Notes on Michiko Kakutani & the Man Booker Prize Longlist

Michiko Kakutani

“Any intelligent person can review a book.”  This kind, generous book review editor believed in “buying local”before it was a trend, and assigned reviews to local writers, among them literary housewives, teachers, and advertising (mad)men.

“We’re not doing criticism here,” (s)he said wryly.  “We’re not the New York Times.”

Reviews and criticism are different.  Criticism is the job of Michiko Kakutani.  And now Kakutani has announced she is leaving her job as Chief Book Critic at the New York Times.

Kakutani is irreplaceable.   Who knows more about the  trends in fiction and nonfiction from 1983 to the present?  (My own erratic reading, mainly of fiction, identifies yuppiebacks  through wispy millennial fiction, with  many, many gaps.)   Kakutani could write an entire critical history.   And , by the way, I do respect a critic who appreciates Mary Karr and disparages the overrated Jonathan Franzen.

At The New Yorker, Alexandra Schwartz wrote about Kakutani’s toughness:

A good review brought on elation. “It was like having the good fairy touch you on the shoulder with her wand,” Mary Karr told NPR. A bad one incited rage, sometimes despair. Nicholson Baker compared getting a negative Kakutani review to undergoing surgery without anesthesia; Jonathan Franzen called her “the stupidest person in New York.” (She had deemed his memoir “an odious self-portrait of the artist as a young jackass.”) What made her scary to writers made her reliable to readers: you couldn’t easily predict where her favor would fall.

Well, I shall miss her. This is a sign of getting older, I know!  but the New York Times Book Review on Sunday seems  more “pop”  than it used to.  I do like pop, but if I go to The New York Times I want something intellectual. That’s why I hope the daily critics continue to thrive.


Although I haven’t read a Man Booker Prize winner since 2010, I love the Booker longlist.  It was great fun when the blogger Kevin from Canada read the complete longlist every year and posted his reviews, along with his blogger friends. (We all miss Kevin from Canada.)  Has the blogger tradition continued?  I am not sure.  But I  still read a few books on the longlist  every year.

Last year I loved David Means’ literary SF novel, Hystopia, an alternate history of the 1960s. (I posted about it here.)

This year’s list has some great names on it:  I already love Sebastian Barry and Zadie Smith.  And Colson Whitehead’s The Underground Railroad, which Bruno actually mentioned on Dancing with the Stars in the spring, just won the Arthur C. Clarke Prize.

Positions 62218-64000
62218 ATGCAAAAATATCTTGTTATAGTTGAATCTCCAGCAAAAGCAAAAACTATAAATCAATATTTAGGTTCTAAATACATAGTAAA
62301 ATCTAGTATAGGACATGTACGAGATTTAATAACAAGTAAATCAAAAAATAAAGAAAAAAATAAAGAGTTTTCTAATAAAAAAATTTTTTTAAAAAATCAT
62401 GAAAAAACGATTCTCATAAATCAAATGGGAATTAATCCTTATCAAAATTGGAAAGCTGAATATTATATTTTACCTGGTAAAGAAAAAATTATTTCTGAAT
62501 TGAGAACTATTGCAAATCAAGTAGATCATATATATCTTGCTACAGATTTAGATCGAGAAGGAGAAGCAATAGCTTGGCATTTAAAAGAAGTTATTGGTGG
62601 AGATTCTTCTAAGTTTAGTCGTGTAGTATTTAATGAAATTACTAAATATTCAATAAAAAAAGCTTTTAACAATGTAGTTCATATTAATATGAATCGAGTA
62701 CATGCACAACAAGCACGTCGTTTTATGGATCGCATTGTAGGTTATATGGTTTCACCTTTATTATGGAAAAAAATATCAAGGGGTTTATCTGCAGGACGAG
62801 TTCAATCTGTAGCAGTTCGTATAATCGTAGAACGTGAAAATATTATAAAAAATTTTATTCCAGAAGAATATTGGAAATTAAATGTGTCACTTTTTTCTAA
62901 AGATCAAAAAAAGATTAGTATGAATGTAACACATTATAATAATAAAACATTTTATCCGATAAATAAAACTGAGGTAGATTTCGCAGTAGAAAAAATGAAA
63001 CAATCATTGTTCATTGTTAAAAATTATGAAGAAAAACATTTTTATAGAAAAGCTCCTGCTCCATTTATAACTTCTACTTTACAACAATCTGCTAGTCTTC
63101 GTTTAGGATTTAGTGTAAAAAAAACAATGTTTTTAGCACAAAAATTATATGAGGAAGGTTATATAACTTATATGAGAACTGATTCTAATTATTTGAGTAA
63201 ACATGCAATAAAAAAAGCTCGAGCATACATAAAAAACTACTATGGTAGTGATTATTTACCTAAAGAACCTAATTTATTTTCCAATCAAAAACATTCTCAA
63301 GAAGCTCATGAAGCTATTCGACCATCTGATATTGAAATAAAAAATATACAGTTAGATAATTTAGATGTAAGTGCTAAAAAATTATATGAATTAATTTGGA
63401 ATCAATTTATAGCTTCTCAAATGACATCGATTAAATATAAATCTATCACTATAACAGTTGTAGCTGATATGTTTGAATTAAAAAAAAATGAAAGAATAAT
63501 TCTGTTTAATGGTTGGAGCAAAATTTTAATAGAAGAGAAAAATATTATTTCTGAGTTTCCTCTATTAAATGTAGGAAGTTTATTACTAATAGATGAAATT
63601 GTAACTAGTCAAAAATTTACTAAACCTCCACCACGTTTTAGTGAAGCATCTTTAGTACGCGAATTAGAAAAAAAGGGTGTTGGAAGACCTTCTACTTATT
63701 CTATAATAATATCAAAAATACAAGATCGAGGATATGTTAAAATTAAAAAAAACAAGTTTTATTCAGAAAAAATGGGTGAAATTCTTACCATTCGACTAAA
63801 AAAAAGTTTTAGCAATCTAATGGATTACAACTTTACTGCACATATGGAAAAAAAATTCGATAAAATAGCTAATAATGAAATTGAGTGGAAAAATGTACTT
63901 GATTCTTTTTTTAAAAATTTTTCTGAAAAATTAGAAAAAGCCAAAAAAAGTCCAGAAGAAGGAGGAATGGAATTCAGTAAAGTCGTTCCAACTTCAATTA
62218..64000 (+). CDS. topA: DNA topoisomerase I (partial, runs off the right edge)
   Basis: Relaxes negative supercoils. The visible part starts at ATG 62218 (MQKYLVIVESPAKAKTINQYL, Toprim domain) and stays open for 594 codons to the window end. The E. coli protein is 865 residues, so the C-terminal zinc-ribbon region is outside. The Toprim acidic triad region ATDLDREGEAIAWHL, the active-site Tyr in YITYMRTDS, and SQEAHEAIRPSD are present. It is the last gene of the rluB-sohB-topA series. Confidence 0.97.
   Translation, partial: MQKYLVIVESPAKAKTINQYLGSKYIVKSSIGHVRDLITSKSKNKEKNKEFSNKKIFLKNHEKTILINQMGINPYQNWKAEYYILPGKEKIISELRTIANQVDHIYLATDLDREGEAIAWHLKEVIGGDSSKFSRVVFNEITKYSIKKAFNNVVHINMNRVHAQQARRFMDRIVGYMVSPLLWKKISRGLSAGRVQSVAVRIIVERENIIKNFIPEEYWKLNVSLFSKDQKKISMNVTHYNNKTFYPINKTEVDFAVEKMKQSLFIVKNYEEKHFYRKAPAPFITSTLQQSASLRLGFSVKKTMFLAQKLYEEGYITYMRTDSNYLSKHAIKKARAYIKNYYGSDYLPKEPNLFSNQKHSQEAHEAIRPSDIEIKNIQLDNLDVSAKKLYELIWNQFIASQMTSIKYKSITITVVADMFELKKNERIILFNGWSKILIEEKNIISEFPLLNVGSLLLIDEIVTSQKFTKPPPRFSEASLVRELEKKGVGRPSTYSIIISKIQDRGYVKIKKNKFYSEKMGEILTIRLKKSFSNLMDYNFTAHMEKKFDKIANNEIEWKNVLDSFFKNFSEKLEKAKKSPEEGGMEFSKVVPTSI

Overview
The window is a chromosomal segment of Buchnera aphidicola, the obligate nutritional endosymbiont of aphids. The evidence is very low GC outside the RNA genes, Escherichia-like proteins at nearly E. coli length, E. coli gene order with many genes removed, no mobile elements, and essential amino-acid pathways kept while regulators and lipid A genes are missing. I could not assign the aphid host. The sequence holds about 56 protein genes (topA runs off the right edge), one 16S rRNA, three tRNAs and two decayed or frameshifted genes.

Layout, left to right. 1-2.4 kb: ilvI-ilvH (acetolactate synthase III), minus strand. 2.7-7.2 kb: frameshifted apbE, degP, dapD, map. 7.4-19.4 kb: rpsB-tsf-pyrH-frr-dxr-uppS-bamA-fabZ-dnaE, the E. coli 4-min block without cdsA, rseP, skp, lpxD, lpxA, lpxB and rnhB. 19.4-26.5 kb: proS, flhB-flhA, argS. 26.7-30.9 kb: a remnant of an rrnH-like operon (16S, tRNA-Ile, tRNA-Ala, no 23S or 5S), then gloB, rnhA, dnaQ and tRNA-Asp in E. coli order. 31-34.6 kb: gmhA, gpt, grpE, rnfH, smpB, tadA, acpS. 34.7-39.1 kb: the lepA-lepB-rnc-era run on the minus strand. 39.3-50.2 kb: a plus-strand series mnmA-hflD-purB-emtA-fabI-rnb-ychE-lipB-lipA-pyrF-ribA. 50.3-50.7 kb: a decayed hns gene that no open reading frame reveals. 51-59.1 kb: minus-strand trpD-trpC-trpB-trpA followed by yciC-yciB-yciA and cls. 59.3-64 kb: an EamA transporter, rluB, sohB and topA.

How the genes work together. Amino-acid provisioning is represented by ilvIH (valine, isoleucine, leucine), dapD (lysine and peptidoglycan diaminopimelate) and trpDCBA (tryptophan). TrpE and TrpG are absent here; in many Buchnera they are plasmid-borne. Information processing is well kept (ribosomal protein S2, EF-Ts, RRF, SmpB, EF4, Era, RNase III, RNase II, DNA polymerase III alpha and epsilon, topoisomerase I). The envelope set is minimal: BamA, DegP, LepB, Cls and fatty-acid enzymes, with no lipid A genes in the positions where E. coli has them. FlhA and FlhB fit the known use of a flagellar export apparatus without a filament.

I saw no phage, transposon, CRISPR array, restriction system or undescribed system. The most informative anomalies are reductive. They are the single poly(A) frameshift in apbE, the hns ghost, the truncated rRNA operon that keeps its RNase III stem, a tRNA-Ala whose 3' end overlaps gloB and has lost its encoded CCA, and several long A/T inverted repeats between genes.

Naturally, there are holds on most of these books at the library, and I would buy them except…you know…too many books.

Here is the list:  and if you’ve read any of them, do let me know.

  • Paul Auster, 4 3 2 1
  • Sebastian Barry, Days Without End
  • Emily Fridlund, History of Wolves
  • Mohsin Hamid, Exit West
  • Mike McCormack, Solar Bones
  • Jon McGregor, Reservoir 13
  • Fiona Mozley, Elmet
  • Arundhati Roy, The Ministry of Utmost Happiness
  • George Saunders, Lincoln in the Bardo
  • Kamila Shamsie, Home Fire
  • Ali Smith, Autumn
  • Zadie Smith, Swing Time
  • Colson Whitehead, The Underground Railroad

Abortion in Literature: Margaret Millar’s Do Evil in Return and Colette’s “Gribiche”

There are advantages to menopause.

We no longer bleed on our skirts, we secretly like the new crepey texture of our skin, and, finally, we are no longer defined by our sex.  And we are all waiting for the organic yam “lube” concocted by Frankie (Lily Tomlin) on Grace and Frankie.  (Alas, it seems to be fictional, but there are others.)

But as menopausal women become more powerful, menstruating women must still worry about the future of reproductive rights.  When even Planned Parenthood is under attack, we are all shocked.  It looks as if the pro-choice button will never go out of style.

Coincidentally, I recently read two fascinating works of fiction on the perils of illegal abortion, Margaret Millar’s suspense novel, Do Evil in Return,  and Colette’s  “Gribiche” from The Collected Stories of Colette.

Syndicate Books has recently reissued Margaret Millar’s classic crime fiction, and I am racing through  Collected Millar:  Dawn of Domestic Suspense. The addictive fourth novel in this volume, Do Evil in Return (1950), is an eerie exploration of the consequences of illegal abortion.

What happens when a young woman dies, not because she has an abortion but because she cannot find a doctor to perform one?

A wan young woman, Mrs. Violet O’Gorman,  shows up at Dr. Charotte Keating’s office.  Violet desperately wants an abortion: she was impregnated during a one-night stand, not by her husband.   Charlotte gently explains that she cannot perform an illegal  abortion.

This decision sets in motion an unstoppable Greek-style tragedy.  The Eumenides (the Furies) are milling and thronging.